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Salisbury The "'Luck' Salisbury Citizenship Award" was presented to Stauffer by SEC Chairman Tom Jarrell for his work on the recent trial. Stauffer then gave the award, a gavel, Olsen Olsen Wins Fu I bright Award Neil 01 sen has received a Fulbright-Hayes government grant for one year's study at the University of Manchester in Great Britain. The scholarship covers tuition room and board, books and transportation to and from Britain. Olsen, a math student, has also won a Woodrow Wilson Fellowship for <:tudy in the United States Award to Jarrell for use during SEC meetings. Salisbury was one of the defendants at the trial, which resulted in the acquittal of three students. SEC Amends Guest System A new guest sign-in procedure was approved by the Student Executive Committee Wednesday. Adopted at the request of SJC Chairman Rick Stauffer, the new procedure requires visitors staying on campus after 8 pm to be registered on a sheet in the reception center. Iftheguest is to stay after intervisitation, he is considered an overnight guest and must indicate the room in which he is staying on the sheet. In addition, the guest must carry on his person at all times an identification Iorm indicating the student he is the responsibility of. The pr >.;l or may request a v lsitor to produce the form at any time, and visitors may be asked to leave campus if they do not have one. The rule goes into effect W ednesday. In a separate action, Stauffer said open room forms would be placed on the doors of open rooms. March 24, 1967 SEC Names Neugarten Student Prosecutor Second-year student Jerry Neugarten was elected prosecutor of Student Judicial Committee cases by the Student Executive Committee at its meeting Wednesday. N eugarten was selected over second -year student Bill Powell after a discussionofthe advisability of the prosecutor being a member of the SEC. Powell and N eugarten were the only students to express an "en during" interest in the job, accordingto SJC chairman Rick Stauffer. Neugarten, a second-year SEC representative, said there will be no occasions on which the prosecutorwill vote twice on disciplinary cases, even if brought to the SEC for appeal, since he will not be a member of the SJC. In response to comments by an observer, second-year student Lawrence Paulson, Stauffer said the knowledge of cases by the prosecutor will not be likely to affect his vote on appeals, and said the actions of the prosecutor in general will not be grm.mds for an appeal. A motion by second-year representative Ted Shoemaker that no restrictions because of SEC membership be placed on the selection of a prosecutor passed unanimously. Neugartenwasthenchosen prosecutor on a motion by third-year representative Bill Thurston. Although there were a number of abstentions because some members said they did not know Powell. N eugartcn was elected without dissent, 3-0. Neugartcnsaidhewould share his duties as prosecutor with Powell, Proxies once again became the subject of discussion at an SEC meeting when N eugarten suggested they be usedEiuring the coming Independent Study Period, He said they should be used because students have not yet indicated whetherthey wish the prohibition of proxies to appear in the Constitution, and because so many members will be off-campus. A poll showed1 of the nine members, five will be off-cam pus for at least part the study period, as well as the chairman. Of the four members remaining, one will serve as chairman, leaving only three voting members. Neugarten said alternates would not necessarily express the _views of absent members. Paulson protested the students had voted on the matter andhaddisallowed proxies. Paul son said alternates are provided for in the constitution, while proxies are not. He also stated they are not allowed in Robert's Rules of Order. Shoemakersaid the SEC does not have to meet regularly during Independent Study Period, and any problems could be dealt with in special meetings. Other members, however, said regular meetings were necessary. A compromise was then proposed by Stauffer, who suggested alternates be seated first, then proxies. Only one proxy per class would be allowed, and he would be agreed on by absent members, if there were to be more than one member absent in a class. Proxies and alternateswouldbe seated only when needed. Stauffer's proposal passed 4-2, with first-year representative Lee Crawfort and third-year representative Sarah Dean voting in the negative. Approval of anew ballot on Constitutional revision was postponed until the first meeting after Independent Study period. This action was taken because it was felt there would not be enough time that evening to deal with the question, and because the ballot cannot be held during Independent Study because of the absence of students. -Neugarten The appointment of third-year student Betsy Ash andfirst-yearstudent Mary Lamprech to the student commencement committee was approved. Fourth Year """' up en To Some Present third-year students will be allowed to study here a fourth year with financial aid, if necessary, in certain special cases, according to a faculty resolution adopted last week. The adopted policy requires a student desiring a fourth year here Seniors to petition the faculty 5-A Committee, stating his reasons for wanting an extra year, a proposed plan of study, and details of his plans (e. g. 1 full or partial year extension, residence or non-residence). Ocla Succeeds Todd As Editor; Editor Students who are not "truly pre pared" in their maJor fields (due to a late change in maJor, for example), or who do not intend to pursue graduate studies bnt need another year of schooling for careers will "normally" receive approval, according to the policy statement. Paulson Second-year student KenJi Oda was elected to succeed graduating Tom Todd as editor of The Catalyst at a special staff meeting Monday. Laurie Paulson, another secondyear student, was elected associate Editor, filling Oda's former position. In other business, The Catalyst staff heard on finances, incOJporation, and possible expansion of services. Oda opened the meeting by reporting The Catalyst "has just weathered a financial crisis. He said bookkeeping problems had forced the paper to run up a printing bill of "around $1100." The Manatee Shopping Guide, he said, would not print further issues until at least part of the bill were paid. Controller Edna Walker and business manager George Finkle then reported that money in the bank and accounts receivable to The Catalyst totalled over $1100, and that "money ought to start rolling in" on delinquent payments. Todd reported The Catalyst had never claimed payment of $400 the college offered in return for free distribution of the newspaper on campus. (Last night Oda said the financial difficulty has been overcome, and the paper will not be forced to borrow money.) Named Associate After the financial report Todd opened the floor for nominations to the editorship, and Oda was elected by acclamation. Oda's first action upon election was to call for adoption of a resolution commending Todd for "the fantaStic Job" he did as editor the past year. Paulson was then elected associate editor. Todd reported a coq>oration charterforThe Catalyst has been drawn up, and the papers will be delivered to the Florida Secretary of State for approval as soon as the three designated coq>ora te officers--Inform ation Officer Furman Arthur, Controller Charles Harra, and local inventor-author Guy Paschal-sign the charter. Once incorporated, The Catalyst New editors: Paulson, left, and Oda will be a legal entity separate from the college. Oda then asked, and obtained, staff approval of a plan to investigate the possibility of having The Catalyst serve the Ringling Art SchooJ, in addition to New College. The new editor told the staff such a plan would improve both interschool relations and advertising revenue. later in the meeting Todd reported The Catalyst has returned money conditionally granted it by the Student Activity Fund Committee for organizing a campus radio station. However, he will continue to seek off-campus funds for a station, he said. Both Oda and Paulson have been on the staff since Sept. '65, and Oda has been acting editor for the past three issues of The Catalyst. As editor Oda will be in charge of editorial policy, copy editing and page lay-out. Paulson, who will be second-incommand, edits The Catalyst Literary Supplement and writes "On Campus, a column which appears weekly in the paper. In addition to his motives, a petitioning student's total record will be reviewed, and appropriate faculty members consulted before a decision is made. This procedure will be discarded or modified for future seniors if calendar changes are made. The adopted statement says neither the student who "substitutes a fourth-year proposal for sincere effort to meet the normal obli gations" or who desires" Selective Service shelter for one more year'' would "normally" get approval for an extra year. The student who is unable to fulfill "certain formal degree requirements" within three years but whose record shows "genuine effort to meet the requirements" is a borderline case, however. "Presumably there are those who are simply unable to complete an undergraduate education in three years." Mayer To Another Stay Year Dr. George Mayer will remain as professor of history here for at least another year, The Catalyst has learned. Mayer, who has spent the past year-and-a-half here, said yesterday he has obtained a year's extension on a leave of absence from Purdue University.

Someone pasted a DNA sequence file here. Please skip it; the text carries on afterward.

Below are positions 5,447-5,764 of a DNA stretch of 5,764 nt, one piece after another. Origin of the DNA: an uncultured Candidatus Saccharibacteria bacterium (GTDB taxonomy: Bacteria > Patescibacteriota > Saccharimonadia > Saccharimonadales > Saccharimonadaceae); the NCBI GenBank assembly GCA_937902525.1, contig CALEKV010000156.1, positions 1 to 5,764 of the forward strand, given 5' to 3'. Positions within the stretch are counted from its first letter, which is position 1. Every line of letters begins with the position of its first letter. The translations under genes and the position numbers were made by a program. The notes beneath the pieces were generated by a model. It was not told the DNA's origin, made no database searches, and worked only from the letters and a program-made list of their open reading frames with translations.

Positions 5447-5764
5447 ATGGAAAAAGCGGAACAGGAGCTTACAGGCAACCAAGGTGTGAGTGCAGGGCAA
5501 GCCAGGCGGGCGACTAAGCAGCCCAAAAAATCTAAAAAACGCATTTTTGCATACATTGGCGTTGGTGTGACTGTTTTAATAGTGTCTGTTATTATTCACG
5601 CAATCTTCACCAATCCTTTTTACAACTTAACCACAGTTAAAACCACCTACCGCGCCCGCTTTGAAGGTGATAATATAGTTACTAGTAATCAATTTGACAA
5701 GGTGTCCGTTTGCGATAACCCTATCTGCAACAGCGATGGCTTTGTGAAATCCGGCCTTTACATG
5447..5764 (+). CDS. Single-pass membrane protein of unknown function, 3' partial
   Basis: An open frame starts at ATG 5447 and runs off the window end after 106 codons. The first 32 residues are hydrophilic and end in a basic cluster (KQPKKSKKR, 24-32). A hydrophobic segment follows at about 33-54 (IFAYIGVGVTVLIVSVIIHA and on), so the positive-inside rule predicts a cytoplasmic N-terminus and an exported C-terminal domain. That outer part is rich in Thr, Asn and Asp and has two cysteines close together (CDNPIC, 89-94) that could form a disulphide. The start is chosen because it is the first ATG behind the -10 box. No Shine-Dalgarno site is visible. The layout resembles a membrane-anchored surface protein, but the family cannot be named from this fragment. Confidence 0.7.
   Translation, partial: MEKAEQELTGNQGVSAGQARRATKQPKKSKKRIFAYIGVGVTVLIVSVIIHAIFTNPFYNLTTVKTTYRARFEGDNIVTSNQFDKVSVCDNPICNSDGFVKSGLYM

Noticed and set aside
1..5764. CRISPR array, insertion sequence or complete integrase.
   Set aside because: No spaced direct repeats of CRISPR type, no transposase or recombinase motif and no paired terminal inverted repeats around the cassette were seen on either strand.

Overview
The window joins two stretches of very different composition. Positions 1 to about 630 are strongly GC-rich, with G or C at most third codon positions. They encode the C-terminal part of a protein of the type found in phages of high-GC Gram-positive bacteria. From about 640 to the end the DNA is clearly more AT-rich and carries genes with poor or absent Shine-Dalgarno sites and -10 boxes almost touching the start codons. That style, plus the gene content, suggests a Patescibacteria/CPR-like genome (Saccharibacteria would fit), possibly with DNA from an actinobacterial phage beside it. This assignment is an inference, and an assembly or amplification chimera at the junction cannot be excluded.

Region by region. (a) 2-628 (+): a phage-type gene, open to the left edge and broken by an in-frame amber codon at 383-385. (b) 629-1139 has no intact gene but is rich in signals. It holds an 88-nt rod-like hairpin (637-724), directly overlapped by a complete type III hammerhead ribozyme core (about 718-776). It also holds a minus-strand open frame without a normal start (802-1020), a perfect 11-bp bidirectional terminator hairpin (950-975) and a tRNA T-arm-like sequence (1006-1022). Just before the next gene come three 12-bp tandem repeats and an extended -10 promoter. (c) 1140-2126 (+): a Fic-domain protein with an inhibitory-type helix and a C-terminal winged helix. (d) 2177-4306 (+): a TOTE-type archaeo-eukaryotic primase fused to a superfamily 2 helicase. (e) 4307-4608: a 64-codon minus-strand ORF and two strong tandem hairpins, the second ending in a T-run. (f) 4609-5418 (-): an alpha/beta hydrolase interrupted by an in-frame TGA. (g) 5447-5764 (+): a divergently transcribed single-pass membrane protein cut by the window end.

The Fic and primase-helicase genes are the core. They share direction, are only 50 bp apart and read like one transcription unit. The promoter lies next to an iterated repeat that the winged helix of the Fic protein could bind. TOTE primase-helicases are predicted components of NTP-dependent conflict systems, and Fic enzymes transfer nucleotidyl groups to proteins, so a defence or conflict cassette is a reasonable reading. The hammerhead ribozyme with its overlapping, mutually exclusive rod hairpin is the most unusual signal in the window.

Page 2 Editorial SEC and Disaetion Our initial impulse upon leaming of the SEC's "compro mise" decision to seat a limited number of proxies during the study period was to attack the move on legalistic grounds --students have voted to outlaw proxies, and regardless of how SEC members feel toward the proxy issue, this means proxy votes are invalid. However, we can sympathize with the intentions of the SEC. What everybody wants is an effective SEC; the argument that alternates tend to be "also-rans11 and therefore not in reality as effective representatives as hand-picked proxies cannot be accepted at fact value, but cannot be rejected out of hand either. The argument proves nothing because there's nothing to prove. Why does there exist a seeming chasm between the wishes of students and the wishes of their representatives? It is troubling that students voted to outlaw voting proxies and then turned around and elected representatives that voted to seat proxies, albeit with limitations. Last week the SEC failed to act on a motion to lend official support to the Sa rasota Committee of Conscience in Vietnam; a number of representatives reacted that the students should be consulted first, that a vote should be taken. In short, the SEC is afraid to act on its own, suspicious that it is not a truly representative body. The dilemma, then, is this: the SEC has found it needs more discretionary power than it thinks students have given it. This reflects a fear either that students don 1t take SEC elections seriously and have voted in a non-representative group, or that the SEC members themselves are unable to think logically and reasonably. It is true that the SEC and the expressed "will11 of the students have on occasion been at odds with each other. Does this mean the SEC has been illogical, or that students have been? We have joined students in the past in jealously guarding student "power. 11 The SEC has been elected to represent but not, apparently, to lead, to wield any power in and of itself. We cannot, of course, give the SEC carte blanche; we should never fail to ask, why? when we are confused by the actions of our government. But should the SEC itself act so gingerly? We could always "solve" our problems by polling students as each issue comes up; in that case SEC members would be free to go off in a comer and discuss the problems without worrying about representing half-formed opinions We have set up very strong safeguards protecting students The Catalyst Letters former Flexible To the Editor: As a member of what David Pini termed 'America's newest subculture, 1 I have been maintaining a steady interest in the affairs and crises of the College mainly because New docs represent a glimmer of hope in the contempor:uy educational scene. Having just perused a shecf of back-issue Catalysts sent by afriend, I was at once hopefully impressed and sadly dissappointed with the news. Because it is the vices which need to be belabored, I would like to comment specifically on the academic requirements of the College. I do not believe the requirements of the College themselves constitute a problem. justifiably assumingthat the only academic requirement for New College graduation is that one educate himself sufficiently in his particular field of interest, the problem does arise with regard to the methods which are being utilized in attaining this goal. Because New is small and the plan is directed towards the individual and not a herd of mechanistic regurgi tators, there seems to be little need to establish one method for all students by which they might complete their requirements. There is obviously a need to test a student after a duration of time. Why not let him choose his own way-whether it be through lengthy papers, objectivetests, essays, or 'interrogation. 1 On the objective tests, for example, the really adept test-takers mark on impulse and not on thought. Most students, some Reviewer's To the Editor: An omission by the typist and an unfortunate headline made an already poorly-written article of mine in last week's Catalyst seem even more offensive. I apologize to members of the review who, happily, put on a lively and entertaining show in spite of it. from their govemment--pemaps, for our situation, unne-(Signed) cessarily strong. Tom Manteuffel Time Articles Discredit Vietnam By LAWRENCE PAULSON Doctrinaire individuals must step very carefully in the presence of facts. This is especially true in politics, where the realities of situations often prevent either side of an argument from having a monopolyonbuth. Twoarticles in Time magazine this week, quoting reports by representatives of two highly-respected publications, put anti-Viet Nam War idealogues in Just such an uncomfortable position. In one article, Time exploded the myth of the burning of thousands of Vietnamese children by U. .... Member AJsoci,.ted Collegiat